NEW YORK – Israel's intelligence minister said Thursday he plans to succeed Prime Minister Benjamin Netanyahu who is embroiled in corruption scandals and a police investigation.
But Israel Katz said in an interview with The Associated Press he hopes Netanyahu will be able to continue as prime minister, and "that the clouds that are hanging over his head now will pass."
Israeli police have questioned Netanyahu six times over a pair of corruption scandals and one of his closest former aides has become a witness against him. Netanyahu has repeatedly denied any wrongdoing and called the accusations a witch hunt orchestrated by a hostile media.
Police say they suspect Netanyahu of being involved in bribery, fraud and breach of trust. The scandals have yet to threaten his rule but have chipped away at his public approval ratings.
"I trust the law enforcement," said Katz, an ally of Netanyahu. "Israel has a system and I hope that it will finish soon and that Netanyahu will have the possibility to continue to do the very important things that he is doing."
"I'm planning to be after him, leader of the Likkud (party) and prime minister of Israel," he said.
In the wide-ranging interview, Katz talked about President Donald Trump's campaign promise to move the U.S. Embassy in Israel from Tel Aviv to Jerusalem.
"It's an American decision," he said, but quickly added, "it's time that United States will recognize Jerusalem, the eternal capital of the Jewish people since 3,000 years as the capital of the state of Israel ... and after that to move the embassy."
Katz said Trump has to keep his promise.
"I'm optimistic. I'm optimistic this will happen," he said.
U.S. officials, however, said Thursday the president is poised to again delay a move. But they said he will likely temper the blow by declaring Jerusalem as Israel's capital.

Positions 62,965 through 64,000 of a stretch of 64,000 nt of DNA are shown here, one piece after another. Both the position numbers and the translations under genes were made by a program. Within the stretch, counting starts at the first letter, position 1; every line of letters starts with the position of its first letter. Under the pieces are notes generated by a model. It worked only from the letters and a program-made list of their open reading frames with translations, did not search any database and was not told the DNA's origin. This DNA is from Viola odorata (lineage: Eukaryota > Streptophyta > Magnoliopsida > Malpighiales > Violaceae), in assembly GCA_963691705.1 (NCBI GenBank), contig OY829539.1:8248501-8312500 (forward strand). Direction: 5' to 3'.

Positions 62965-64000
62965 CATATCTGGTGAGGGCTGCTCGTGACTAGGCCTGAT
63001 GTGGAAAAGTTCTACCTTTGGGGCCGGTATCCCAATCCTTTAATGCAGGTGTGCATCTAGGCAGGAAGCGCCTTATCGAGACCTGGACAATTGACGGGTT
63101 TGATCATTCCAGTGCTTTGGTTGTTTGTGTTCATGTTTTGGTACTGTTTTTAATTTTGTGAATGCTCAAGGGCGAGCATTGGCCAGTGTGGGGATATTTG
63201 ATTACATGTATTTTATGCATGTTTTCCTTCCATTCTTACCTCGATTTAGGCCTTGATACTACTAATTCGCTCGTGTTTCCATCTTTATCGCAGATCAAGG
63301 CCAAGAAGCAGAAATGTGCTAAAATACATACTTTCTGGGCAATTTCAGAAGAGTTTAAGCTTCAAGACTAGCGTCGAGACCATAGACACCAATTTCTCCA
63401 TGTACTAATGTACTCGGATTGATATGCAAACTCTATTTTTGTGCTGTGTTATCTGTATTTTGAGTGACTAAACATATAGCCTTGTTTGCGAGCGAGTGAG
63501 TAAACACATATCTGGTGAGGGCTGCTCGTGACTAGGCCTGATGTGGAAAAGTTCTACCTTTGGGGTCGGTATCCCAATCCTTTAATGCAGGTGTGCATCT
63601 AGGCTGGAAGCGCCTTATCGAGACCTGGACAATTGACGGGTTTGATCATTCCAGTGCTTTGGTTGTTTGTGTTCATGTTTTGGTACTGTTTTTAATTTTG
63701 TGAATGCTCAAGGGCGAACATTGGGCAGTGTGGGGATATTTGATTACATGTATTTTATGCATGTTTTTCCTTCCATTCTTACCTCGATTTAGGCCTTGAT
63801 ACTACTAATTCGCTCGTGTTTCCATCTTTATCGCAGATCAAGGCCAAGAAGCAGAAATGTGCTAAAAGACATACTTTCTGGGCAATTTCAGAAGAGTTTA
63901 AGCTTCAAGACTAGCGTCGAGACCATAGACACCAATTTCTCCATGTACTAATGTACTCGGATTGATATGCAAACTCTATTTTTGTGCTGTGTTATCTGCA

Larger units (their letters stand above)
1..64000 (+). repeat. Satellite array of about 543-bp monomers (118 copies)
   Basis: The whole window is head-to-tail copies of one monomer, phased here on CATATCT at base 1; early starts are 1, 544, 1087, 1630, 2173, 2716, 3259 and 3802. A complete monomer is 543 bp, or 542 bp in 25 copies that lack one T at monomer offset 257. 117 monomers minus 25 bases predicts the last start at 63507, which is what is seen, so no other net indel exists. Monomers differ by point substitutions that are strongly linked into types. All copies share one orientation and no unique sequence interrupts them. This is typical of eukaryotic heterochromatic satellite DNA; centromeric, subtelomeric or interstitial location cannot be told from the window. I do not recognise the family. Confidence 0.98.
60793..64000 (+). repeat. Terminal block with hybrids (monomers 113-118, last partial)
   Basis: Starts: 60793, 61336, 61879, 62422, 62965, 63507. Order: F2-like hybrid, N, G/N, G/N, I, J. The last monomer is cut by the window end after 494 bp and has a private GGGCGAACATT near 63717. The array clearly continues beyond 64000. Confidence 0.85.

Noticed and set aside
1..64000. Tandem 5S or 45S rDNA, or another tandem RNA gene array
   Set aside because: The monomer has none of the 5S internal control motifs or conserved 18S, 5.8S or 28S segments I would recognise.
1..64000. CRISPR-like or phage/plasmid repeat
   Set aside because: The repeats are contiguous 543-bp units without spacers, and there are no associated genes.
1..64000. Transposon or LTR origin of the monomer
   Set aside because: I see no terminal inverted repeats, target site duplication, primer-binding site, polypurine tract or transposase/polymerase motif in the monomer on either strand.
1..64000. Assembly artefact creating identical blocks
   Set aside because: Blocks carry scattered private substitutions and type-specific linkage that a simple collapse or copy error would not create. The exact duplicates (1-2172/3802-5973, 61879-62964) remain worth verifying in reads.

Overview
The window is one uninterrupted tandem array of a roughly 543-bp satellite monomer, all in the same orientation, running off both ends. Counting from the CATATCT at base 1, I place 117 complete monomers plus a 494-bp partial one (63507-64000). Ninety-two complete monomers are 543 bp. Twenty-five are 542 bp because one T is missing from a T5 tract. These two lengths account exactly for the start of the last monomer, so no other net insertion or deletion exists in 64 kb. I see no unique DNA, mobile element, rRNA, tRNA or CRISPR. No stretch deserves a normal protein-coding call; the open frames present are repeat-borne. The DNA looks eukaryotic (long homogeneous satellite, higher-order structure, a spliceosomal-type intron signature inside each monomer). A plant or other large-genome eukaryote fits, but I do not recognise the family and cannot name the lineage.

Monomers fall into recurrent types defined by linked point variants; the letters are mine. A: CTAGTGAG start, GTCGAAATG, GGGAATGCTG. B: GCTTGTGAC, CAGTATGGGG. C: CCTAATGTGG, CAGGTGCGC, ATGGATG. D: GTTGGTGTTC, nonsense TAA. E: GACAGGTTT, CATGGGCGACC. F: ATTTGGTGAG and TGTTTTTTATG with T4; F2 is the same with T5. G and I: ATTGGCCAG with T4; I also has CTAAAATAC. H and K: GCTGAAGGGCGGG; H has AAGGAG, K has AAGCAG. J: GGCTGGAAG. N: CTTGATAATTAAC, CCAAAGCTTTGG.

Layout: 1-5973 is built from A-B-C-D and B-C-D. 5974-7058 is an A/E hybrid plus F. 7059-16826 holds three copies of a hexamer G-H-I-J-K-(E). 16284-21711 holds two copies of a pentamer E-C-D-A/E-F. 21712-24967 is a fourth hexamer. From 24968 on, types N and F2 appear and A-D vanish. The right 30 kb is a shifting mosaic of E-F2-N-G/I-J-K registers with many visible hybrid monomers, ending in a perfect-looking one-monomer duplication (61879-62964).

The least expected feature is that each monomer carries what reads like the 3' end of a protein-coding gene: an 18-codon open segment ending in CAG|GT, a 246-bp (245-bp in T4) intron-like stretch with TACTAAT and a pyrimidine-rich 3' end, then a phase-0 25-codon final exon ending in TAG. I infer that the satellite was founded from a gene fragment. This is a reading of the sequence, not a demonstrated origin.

Israel has controlled the western part of Jerusalem, home to most of Israel's government institutions, since gaining independence in 1948. Its capture of east Jerusalem from Jordan in the 1967 and annexation of the holy city is not internationally recognized, and the Palestinians want east Jerusalem as the capital of their future independent state.
Moving the embassy risks infuriating the Palestinians and could inflame regional tensions though Katz dismissed the prospect of violence if a move takes place.
"What will they do? It's not against peace negotiations," he said. "It's for the historic right."
Katz came to New York from Washington where he said he met with Trump's special Mideast envoy Jason Greenblatt, who is a key player in the administration's effort to get an Israeli-Palestinian peace deal and end decades of conflict.
"I pray that President Trump will succeed to bring the peace," the Israeli minister said.
He said Israel would like negotiations with the Palestinians without any preconditions that can include Arab countries in the region. He singled out Saudi Arabia's Crown Prince Mohammed bin Salman.
"I think Mohammed bin Salman now has the chance to do what Anwar Sadat did before 40 years — to take the decisions for him, and also for the Palestinians," Katz said. "I don't think the Palestinians are strong enough to take the decision — historic decision to accept the existing situation."
He was referring to Sadat's negotiations with Israel after Egyptian forces surprised Israel in the 1973 Yom Kippur war that culminated in the Egypt-Israel Peace Treaty.
"We are for trying to get the peace," Katz said, and the Trump administration is "trying to be creative."
He said that with Saudi Arabia and other countries, the U.S. is talking "and we are talking, and they are talking about regional process and regional normalization."
Katz said Israel's security is paramount in any peace agreement and he raised the issue of "terminology" — "if you call it an independent state or you call it autonomy."
The Palestinians already have limited autonomy and have repeatedly said any peace deal must culminate with an independent state.
At the United Nations, Katz said, Israel is campaigning to enforce the U.N. resolution that ended the 2006 war between Israel and the Lebanese militant group Hezbollah. It calls for Hezbollah and all other militias operating in Lebanon to be disarmed and demobilized — something that has not happened.
Katz said Israel wants the U.S. to enforce the resolution and "take very paralyzing sanctions on Hezbollah" to keep Iran from supplying weapons and money to the military group and to warn Iran "to stop what they are doing."
He said there should be U.N. sanctions "but the power will have to come from the United States and other countries."